Car hunter: Compact MPVs

29 Nov, 2012 10:00am Chris Ebbs

Our reader has £10,000 to spend on a small but versatile people carrier. So what should he buy?

Dear Chris,
I’m looking for a small, five-seat people carrier that has plenty of flexible and practical touches. My budget is £10,000. What do you suggest?
Kevin Willett, E-mail 

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The best buys:

The stylish choice: Citroen C3 Picasso

Citroen C3 Picasso front tracking

For: Interesting styling, versatile interior
Against: Sparse kit, lacklustre petrols

The Citroen C3 Picasso is one of the few small people carriers with distinctive looks. The smooth curves, oversized headlights and raised ride height all help it to mix style and substance quite effectively.

Visibility is good thanks to the clever use of glass round the A-pillars. Inside, the car is versatile and practical, with plenty of storage solutions, while refinement is also pretty good: wind and road noise are kept to a minimum.

There are plenty of examples well within your budget, mainly due to poor residual values. We found a 59-plate 1.6 HDi VTR+ model with 20,000 miles on the clock for only £8,484. Stick to the diesel engines, as the petrol versions feel lacklustre in comparison. Aim for higher- spec models, too, as entry-level trim can feel spartan, especially compared to the well equipped Hyundai.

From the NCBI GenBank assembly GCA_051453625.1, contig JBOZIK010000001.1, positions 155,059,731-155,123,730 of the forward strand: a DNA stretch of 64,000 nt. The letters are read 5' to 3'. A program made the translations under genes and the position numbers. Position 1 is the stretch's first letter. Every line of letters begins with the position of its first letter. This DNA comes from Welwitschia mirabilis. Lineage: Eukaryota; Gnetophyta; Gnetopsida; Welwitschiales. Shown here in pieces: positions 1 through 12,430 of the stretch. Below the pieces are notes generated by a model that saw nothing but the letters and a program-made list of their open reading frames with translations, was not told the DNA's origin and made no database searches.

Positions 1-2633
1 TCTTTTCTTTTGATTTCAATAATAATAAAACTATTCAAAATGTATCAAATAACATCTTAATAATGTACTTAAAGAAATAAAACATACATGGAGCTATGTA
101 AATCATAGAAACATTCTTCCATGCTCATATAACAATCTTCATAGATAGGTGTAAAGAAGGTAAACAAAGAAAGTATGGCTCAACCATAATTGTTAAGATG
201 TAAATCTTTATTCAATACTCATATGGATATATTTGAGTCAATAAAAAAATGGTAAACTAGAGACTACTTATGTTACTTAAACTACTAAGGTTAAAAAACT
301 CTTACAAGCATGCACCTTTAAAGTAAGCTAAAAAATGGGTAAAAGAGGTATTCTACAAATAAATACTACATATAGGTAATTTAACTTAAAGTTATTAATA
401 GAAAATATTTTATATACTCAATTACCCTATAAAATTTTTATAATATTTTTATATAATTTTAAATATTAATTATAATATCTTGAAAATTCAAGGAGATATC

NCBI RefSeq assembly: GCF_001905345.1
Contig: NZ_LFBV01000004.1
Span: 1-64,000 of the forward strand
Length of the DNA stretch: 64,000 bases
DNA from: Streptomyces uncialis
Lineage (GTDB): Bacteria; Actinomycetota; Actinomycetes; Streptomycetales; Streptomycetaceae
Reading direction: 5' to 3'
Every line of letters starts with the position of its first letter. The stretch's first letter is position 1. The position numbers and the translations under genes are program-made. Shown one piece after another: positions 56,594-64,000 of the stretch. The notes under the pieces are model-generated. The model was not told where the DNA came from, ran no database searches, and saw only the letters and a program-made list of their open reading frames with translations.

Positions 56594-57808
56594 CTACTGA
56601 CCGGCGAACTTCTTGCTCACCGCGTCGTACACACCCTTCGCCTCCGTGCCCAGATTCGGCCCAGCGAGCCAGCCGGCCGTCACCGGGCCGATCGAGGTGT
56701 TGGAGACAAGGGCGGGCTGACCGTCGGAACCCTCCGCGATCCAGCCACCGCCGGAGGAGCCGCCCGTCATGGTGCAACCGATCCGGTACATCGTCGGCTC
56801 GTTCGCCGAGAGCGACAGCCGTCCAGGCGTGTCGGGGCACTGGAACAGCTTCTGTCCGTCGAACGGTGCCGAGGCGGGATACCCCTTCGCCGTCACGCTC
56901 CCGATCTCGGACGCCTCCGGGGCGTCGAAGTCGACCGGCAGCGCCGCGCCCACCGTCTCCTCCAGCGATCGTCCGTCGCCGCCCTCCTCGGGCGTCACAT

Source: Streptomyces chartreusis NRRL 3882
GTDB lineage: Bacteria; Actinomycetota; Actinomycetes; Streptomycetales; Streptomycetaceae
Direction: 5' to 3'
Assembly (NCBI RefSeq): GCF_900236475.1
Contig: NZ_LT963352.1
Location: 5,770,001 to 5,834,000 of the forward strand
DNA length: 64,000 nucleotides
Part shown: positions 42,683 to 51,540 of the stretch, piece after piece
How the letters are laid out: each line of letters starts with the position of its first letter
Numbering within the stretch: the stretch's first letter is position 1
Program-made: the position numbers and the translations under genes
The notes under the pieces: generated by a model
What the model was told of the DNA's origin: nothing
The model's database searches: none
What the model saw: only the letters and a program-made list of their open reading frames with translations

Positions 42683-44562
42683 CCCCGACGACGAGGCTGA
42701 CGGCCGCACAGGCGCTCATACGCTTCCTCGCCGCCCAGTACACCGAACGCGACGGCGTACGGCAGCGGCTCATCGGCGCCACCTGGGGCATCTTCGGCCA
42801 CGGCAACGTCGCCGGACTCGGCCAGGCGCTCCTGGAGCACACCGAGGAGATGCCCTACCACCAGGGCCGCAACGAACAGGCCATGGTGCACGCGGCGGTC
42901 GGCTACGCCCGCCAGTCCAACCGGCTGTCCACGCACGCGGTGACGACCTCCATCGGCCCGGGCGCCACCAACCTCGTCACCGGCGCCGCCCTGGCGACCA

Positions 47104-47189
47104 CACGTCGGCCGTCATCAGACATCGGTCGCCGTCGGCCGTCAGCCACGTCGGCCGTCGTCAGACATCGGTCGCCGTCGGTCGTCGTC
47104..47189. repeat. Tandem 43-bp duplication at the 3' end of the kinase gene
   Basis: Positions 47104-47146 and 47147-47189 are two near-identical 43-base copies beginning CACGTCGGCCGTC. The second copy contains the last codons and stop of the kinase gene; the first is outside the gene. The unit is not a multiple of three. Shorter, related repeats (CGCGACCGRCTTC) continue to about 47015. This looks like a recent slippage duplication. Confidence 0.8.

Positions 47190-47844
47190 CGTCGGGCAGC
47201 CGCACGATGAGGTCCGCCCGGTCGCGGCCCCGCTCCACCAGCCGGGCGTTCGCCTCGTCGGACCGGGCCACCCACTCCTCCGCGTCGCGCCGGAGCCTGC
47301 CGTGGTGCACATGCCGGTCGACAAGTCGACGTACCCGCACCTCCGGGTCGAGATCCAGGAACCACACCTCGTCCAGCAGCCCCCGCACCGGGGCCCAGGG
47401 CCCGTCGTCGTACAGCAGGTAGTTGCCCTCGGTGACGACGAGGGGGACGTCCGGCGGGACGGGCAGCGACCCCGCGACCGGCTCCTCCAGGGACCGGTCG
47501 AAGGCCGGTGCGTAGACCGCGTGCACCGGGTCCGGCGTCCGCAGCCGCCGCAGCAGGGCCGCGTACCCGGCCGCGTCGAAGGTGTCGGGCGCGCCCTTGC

Good value option: Vauxhall Meriva

Vauxhall Meriva front tracking

For: Clever door system
Against: Poor residuals and equipment

Taking the popular Vauxhall Zafira as its inspiration, the latest Meriva offers flexible seating: the rear seats can be moved backwards, forwards or even inwards to make a more spacious four-seater. There are also practical, wide-opening, rear-hinged doors. The FlexRail sliding storage system in SE cars and above is even more useful.

Like the Citroen, the Vauxhall doesn’t hold its value particularly well. This means you can easily find one for less than your £10,000 budget. A 2011 1.4-litre Exclusiv with 10,000 miles on the clock is yours for £7,695.

You should choose a high-spec model, as basic cars come without important kit such as alloy wheels and air-conditioning. As you’re not the first owner, you won’t get Vauxhall’s 100,000-mile warranty – unlike Hyundai’s cover, it can’t be transferred to the car’s second owner.

The sensible buy: Hyundai ix20

Hyundai ix20 front cornering

For: Smooth ride, lots of practical space
Against: Rough diesel, notchy manual

Having initially focused on its core cars, Hyundai launched the ix20 to take on MPV rivals like the Meriva, and it was a hit. With 440 litres of boot space – more than in a Volvo V50 – and sliding rear seats that fold down fully flat, this is an extremely versatile small car.

Even more impressive is the ride. Hyundai worked hard to ensure the ix20 would handle the rigours of the UK’s rough roads without causing occupants too much grief. Then there’s the five-year warranty, which can be transferred to subsequent owners for peace of mind.

Prices are more robust than for the Citroen and Vauxhall, so your choice is limited. We found a 60-plate 1.4-litre petrol ix20 with 6,000 miles for £9,995. The diesel is best avoided, as it’s quite noisy. Visibility is good, while all cars come with plenty of kit as standard.